Labour

The combined effect of structural adjustment programmes, increased capital mobility and the globalisation of production has resulted in mass job losses and precarious employment in many countries over the past 30 years. Attacks on social welfare, healthcare and education, as well as privatisations, high unemployment and strong arm tactics against trade union organising, have rolled back many of the hard-won fruits of struggle. In the name of global competitiveness, workers are set against each other in a race to the bottom which only the bosses can win.

International free trade and investment agreements are an important vehicle for the transfer of power from labour to capital. As transnational corporations are granted ever greater rights to trade and invest across the global economy, workers are increasingly cast as commodities in global value chains over which they have no control. The transnational capitalist elites that sit on top of these global networks of production can freely switch suppliers in search of lower labour costs or higher productivity, leaving behind a social devastation from which successive generations are often unable to recover.

The new generation of twenty-first century FTAs are now seeking to intensify this imbalance still further by removing the social standards and market regulations that have traditionally served to limit the power of transnational capital. The elimination of these regulatory ‘barriers’ to trade forms a central pillar of the most recent wave of FTAs, through which transnational corporations will be freed from any restrictions which might have allowed labour to participate in the benefits of trade or investment. Workers will create the wealth, and corporate elites will accumulate it.

One strategy previously advocated by trade unions in the global North was to press for social chapters in FTAs as a means of mitigating the worst effects of market liberalisation. This strategy is now widely recognised as ineffective, since such measures could never compensate for the devastation caused by bringing domestic enterprises into unequal competition with transnational corporations. The record of deindustrialisation and mass unemployment in the wake of trade liberalisations imposed on the peoples of Africa and Latin America shows just how high a price workers have paid for such policies. The negative experiences of US, Canadian and Mexican workers as a result of NAFTA are a reminder that workers in richer countries are also vulnerable.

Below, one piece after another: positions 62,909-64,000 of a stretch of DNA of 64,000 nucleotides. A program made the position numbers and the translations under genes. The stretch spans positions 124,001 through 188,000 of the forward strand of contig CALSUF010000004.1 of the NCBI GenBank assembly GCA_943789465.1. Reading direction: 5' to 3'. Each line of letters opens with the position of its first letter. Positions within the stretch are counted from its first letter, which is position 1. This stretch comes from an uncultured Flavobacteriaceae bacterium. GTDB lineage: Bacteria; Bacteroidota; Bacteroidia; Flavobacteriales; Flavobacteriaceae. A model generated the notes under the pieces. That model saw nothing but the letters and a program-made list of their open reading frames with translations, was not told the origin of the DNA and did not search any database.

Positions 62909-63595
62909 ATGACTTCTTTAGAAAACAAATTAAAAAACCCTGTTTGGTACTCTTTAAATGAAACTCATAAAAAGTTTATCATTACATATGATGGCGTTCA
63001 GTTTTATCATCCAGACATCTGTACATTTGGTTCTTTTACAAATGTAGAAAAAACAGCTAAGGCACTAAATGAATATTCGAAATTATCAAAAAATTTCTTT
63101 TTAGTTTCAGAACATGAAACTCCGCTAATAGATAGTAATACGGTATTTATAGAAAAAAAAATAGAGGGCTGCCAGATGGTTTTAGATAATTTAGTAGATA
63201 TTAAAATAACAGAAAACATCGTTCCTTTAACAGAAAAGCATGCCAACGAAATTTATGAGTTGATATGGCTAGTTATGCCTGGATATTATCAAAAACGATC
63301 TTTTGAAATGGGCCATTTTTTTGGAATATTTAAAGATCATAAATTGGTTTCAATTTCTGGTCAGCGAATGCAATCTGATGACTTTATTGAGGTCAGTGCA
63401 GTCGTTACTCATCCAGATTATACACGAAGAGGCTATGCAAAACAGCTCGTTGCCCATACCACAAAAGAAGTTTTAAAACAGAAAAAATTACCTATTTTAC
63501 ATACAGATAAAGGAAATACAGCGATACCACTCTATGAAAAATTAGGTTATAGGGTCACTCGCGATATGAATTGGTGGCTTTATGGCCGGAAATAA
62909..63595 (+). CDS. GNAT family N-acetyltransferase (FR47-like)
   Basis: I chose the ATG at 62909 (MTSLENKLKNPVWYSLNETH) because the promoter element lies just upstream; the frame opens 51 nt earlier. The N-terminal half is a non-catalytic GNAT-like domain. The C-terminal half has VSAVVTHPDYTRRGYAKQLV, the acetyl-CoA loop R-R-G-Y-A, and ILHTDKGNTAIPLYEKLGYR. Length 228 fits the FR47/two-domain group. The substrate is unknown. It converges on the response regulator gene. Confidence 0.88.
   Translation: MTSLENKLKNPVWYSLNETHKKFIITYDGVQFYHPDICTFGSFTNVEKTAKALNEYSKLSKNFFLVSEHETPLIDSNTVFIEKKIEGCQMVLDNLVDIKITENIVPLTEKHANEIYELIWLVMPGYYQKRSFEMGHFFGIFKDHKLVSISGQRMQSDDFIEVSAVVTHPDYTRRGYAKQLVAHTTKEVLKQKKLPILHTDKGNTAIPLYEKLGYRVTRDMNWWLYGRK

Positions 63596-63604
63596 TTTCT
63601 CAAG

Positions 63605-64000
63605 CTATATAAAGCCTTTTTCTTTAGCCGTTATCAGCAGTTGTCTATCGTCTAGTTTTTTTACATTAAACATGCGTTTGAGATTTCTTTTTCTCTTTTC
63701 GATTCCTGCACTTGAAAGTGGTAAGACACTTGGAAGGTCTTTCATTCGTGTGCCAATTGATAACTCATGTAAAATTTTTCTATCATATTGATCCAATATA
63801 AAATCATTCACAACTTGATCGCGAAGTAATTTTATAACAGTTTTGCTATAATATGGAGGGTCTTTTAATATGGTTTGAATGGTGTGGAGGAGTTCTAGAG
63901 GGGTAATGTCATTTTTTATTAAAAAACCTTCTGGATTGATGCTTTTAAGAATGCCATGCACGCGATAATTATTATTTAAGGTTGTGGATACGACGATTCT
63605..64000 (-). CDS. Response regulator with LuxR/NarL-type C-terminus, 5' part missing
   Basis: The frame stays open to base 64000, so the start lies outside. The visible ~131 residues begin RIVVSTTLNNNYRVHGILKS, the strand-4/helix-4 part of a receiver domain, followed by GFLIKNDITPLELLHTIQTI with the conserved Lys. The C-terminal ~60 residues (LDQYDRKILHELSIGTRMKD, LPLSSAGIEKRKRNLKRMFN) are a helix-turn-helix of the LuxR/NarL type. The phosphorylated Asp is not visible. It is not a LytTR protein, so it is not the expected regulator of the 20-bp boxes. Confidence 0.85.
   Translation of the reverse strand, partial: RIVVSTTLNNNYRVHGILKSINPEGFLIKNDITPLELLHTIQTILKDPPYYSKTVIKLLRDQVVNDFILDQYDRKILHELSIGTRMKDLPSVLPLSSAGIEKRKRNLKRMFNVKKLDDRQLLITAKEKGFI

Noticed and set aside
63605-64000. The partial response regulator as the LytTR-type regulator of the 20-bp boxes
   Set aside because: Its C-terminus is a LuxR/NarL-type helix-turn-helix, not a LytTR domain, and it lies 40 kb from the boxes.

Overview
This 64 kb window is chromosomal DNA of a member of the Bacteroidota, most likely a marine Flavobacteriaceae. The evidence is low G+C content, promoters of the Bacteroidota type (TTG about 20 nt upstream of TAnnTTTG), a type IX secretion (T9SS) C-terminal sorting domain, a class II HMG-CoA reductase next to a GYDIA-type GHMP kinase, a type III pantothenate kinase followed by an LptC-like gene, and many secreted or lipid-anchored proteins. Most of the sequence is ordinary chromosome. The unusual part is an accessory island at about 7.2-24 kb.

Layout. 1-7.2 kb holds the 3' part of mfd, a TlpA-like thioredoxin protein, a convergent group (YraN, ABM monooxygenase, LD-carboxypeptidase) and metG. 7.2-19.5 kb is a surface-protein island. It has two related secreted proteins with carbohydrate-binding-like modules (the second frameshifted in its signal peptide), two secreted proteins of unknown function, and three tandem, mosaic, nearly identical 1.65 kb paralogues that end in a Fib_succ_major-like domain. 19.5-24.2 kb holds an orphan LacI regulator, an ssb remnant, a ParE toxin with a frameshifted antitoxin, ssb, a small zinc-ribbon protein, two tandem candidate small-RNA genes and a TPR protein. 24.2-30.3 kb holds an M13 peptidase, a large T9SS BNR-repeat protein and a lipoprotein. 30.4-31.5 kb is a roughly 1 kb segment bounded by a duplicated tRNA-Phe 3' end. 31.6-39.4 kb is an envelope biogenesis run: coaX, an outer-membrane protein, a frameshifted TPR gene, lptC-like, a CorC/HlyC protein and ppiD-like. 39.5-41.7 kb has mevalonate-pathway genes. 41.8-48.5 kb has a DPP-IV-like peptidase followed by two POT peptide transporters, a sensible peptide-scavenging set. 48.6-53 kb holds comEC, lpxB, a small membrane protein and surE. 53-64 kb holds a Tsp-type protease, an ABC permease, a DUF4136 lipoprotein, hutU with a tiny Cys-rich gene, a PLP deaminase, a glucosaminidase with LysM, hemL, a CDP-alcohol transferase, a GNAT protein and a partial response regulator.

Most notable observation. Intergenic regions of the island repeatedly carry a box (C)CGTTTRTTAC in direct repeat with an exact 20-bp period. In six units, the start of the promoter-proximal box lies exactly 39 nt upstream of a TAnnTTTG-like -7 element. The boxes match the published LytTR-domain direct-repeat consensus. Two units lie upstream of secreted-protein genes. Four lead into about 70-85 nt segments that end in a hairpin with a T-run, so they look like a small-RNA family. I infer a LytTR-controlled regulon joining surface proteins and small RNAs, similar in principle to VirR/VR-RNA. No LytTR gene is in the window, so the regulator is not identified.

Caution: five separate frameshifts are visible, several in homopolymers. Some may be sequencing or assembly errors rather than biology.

Trade unions in the global South have long played an important role in mass movements of resistance to free trade and investment agreements. In Korea, many thousands of KCTU members participated in national mobilisations against both the US-Korea and EU-Korea FTAs. Workers in Central America actively opposed CAFTA, such as those from the state power and telecommunications sector in Costa Rica and education workers in Guatemala. Now Northern trade unions are joining these movements of resistance: all major European trade union federations have come out against CETA and TTIP, for example, just as the AFL-CIO called for a halt to the TPP negotiations for fear of the impact on US workers. The global union federation PSI has also spoken out against service liberalisation agreements such as TiSA, which threaten to undermine public services and public sector jobs alike.

Migrant workers’ associations have also formed part of the movement against FTAs. Free trade and investment agreements have resulted in social dislocations that have forced people from their farms, jobs, families and communities into exploitation as migrant workers, either internally within their own states or in other countries. At the same time, the growing number of FTAs that include provisions on temporary labour mobility have been condemned for endangering workers still further, driving people to migrate while still denying them basic rights in countries where their presence is highly precarious and often used by employers to undermine existing labour standards still further. Only when workers are no longer relegated to the status of commodities serving the economic strategies of capitalist elites can there be any hope of their liberation from such exploitation.